Posted by: Brian | May 2, 2009

Breaking Point(s)

Whatever you do, dont hold your kids hand. Thats not allowed in China.

Whatever you do, don't hold your kid's hand. That's not allowed in China.

It’s always the little things – always.

Things like going without my passport for a week because the person that processes applications for residence permits took a week-long vacation and didn’t make any arrangements for a coworker to cover for him. Or being called a gold-haired barbarian. Or baking every afternoon because the Chinese government deemed air conditioning unnecessary in Kunming, and my room catches the afternoon sun full-on.

I reached a point this week where I almost yelled at a guy because he wouldn’t stop staring at me. Want to know what it feels like to be a minor celebrity? Live in China for a while. After a couple months of constant stares and peoples whispering waiguoren – foreigner – as you walk past, it gets old.

These kinds of cultural differences are absolutely fascinating, right up until the point where they’re not. In China, for example, it’s not too likely that someone will ever tell you they don’t the answer to your question. Believe it or not, they would sooner lie to you than admit they don’t know something. In America, that sort of response is socially unacceptable. Here? It should be almost expected because of a social concept known as face. It’s similar to phrases in English like “saving face” or “losing face,” but infinitely more important. If you, knowingly or otherwise, put somebody in a position in which they have to admit they can’t help you, or don’t know something, you’ve just forced them to lose face. Most Chinese would rather give you incorrect or incredibly vague information than do this.

One of the more absurd examples of this I’ve experienced occurred this past week. We’ve got midterms starting Monday, and none of my teachers had scheduled our exams yet – none of them. None of them wanted to make an incorrect decision, so the (obvious) solution was to not make any decision at all. It ended up falling on the shoulders of the students for us to verbally prod them and suggest which day would be best. I’m sure they weren’t trying to make us stressed or upset by not telling us a firm date, but that was the effect with entire classrooms of non-Chinese students.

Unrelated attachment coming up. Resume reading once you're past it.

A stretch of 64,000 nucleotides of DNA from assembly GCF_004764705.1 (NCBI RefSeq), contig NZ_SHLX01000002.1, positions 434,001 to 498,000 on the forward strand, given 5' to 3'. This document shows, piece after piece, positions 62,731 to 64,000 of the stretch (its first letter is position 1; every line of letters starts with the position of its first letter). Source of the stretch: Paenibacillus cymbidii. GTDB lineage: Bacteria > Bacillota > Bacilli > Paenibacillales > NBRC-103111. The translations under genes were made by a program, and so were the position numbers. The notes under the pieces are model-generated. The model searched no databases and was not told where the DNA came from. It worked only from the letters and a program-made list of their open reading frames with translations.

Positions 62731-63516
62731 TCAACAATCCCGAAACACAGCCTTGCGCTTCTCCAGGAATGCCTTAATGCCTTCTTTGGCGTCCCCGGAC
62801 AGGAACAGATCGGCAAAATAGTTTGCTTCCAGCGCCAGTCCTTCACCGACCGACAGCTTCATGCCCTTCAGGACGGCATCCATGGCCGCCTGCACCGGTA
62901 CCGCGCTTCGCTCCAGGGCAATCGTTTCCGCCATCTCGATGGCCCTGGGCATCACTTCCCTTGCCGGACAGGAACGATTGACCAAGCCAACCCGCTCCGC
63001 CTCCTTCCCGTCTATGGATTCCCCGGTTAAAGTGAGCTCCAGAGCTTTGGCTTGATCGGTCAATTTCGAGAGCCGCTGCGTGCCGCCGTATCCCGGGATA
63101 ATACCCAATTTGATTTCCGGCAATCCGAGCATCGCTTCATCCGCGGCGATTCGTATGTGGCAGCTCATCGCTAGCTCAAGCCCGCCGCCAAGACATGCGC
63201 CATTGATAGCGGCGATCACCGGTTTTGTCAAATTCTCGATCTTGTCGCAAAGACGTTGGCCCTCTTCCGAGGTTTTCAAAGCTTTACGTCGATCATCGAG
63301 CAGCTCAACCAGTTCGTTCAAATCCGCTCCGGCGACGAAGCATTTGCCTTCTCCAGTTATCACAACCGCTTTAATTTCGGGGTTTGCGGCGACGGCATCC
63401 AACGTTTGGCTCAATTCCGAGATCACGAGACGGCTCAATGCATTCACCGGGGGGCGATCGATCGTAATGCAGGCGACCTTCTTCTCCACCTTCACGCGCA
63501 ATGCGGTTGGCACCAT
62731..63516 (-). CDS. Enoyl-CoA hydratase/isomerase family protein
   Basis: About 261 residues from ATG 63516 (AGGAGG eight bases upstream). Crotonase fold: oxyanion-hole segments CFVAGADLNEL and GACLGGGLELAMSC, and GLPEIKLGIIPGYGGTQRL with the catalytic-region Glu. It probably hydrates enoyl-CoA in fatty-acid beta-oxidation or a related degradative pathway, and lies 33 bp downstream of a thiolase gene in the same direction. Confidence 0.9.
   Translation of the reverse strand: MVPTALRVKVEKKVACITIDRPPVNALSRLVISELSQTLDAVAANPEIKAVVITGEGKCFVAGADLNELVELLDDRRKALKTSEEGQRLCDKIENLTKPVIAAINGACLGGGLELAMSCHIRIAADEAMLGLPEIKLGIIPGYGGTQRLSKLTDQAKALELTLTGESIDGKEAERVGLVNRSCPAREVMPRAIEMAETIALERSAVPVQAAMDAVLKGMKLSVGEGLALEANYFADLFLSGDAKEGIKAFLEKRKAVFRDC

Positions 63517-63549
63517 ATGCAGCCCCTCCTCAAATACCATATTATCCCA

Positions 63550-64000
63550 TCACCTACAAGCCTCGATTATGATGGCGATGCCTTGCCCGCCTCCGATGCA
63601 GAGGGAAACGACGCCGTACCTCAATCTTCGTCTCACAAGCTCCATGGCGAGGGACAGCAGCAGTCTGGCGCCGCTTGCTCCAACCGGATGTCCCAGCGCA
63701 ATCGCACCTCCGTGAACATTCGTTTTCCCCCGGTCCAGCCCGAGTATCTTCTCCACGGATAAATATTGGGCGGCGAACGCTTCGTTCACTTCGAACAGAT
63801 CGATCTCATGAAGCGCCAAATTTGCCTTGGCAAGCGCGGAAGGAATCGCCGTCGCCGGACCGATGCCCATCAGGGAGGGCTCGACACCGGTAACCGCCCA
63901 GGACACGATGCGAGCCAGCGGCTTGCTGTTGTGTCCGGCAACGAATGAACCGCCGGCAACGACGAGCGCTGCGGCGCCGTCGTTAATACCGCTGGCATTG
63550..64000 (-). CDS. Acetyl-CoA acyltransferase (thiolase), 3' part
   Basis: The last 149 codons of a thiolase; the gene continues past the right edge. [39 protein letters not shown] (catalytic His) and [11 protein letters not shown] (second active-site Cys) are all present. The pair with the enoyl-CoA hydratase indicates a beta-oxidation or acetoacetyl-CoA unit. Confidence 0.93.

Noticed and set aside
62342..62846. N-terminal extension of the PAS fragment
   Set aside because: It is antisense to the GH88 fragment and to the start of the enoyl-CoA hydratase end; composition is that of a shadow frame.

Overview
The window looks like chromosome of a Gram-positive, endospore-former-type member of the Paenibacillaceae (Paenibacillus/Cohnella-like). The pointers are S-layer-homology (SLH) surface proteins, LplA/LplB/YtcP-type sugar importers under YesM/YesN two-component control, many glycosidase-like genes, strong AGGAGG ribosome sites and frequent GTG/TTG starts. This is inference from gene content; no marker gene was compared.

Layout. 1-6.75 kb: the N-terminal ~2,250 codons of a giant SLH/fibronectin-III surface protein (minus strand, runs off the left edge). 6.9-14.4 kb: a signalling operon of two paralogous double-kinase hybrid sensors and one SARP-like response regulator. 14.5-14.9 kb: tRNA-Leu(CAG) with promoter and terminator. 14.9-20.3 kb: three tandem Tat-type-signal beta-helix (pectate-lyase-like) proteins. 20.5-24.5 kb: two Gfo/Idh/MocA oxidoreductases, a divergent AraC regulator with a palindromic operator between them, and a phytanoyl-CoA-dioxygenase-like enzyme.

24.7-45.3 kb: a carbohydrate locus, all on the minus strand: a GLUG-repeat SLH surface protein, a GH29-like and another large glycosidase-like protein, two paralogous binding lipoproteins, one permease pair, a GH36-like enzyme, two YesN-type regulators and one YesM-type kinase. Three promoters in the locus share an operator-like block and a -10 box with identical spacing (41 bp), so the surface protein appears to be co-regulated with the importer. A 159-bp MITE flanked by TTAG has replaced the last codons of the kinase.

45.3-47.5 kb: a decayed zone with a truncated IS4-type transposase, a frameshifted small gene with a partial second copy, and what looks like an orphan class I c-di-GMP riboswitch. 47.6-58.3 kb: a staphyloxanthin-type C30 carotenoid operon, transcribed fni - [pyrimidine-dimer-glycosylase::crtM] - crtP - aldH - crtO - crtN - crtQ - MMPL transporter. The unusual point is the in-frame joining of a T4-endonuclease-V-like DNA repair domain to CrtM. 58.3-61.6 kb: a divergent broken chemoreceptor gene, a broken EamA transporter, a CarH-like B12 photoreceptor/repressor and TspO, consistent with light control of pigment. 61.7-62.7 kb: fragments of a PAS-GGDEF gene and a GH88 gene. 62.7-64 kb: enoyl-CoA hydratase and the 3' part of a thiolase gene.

Another major difference is in how the Chinese perceive tact. For example, in America I would never dream of telling one of my friends that they look fat. Here, that would typically be one of two good things, depending on the age of the person speaking. If they’re older, it’s probably meant as a compliment – to be fat is an outward sign of affluence; you can afford to eat a lot of food, so you’re probably doing better than most Chinese. If they’re younger, it’s likely they mean the observation as a show of concern for your well being. It’s essentially a personalized inquiry as to your health. Either way, it’s not a slight or an insult, which might be hard for some westerners to accept.

I know I really haven’t lived in China for that long – it’s been what, maybe a little more than two months now? Something like that. This is the first time I’ve spent an extended period of time out of the country, so it’s been quite the experience for me, and a bit of a culture shock at times. From traveling 9,000 miles away, to meeting tons of new people (many of them quite strange), to encountering social barriers I never expected, I’m constantly learning new things. Some of them are fascinating, others are infuriating; regardless, I’m better for each and every one of them.



  1. No culture shock here!

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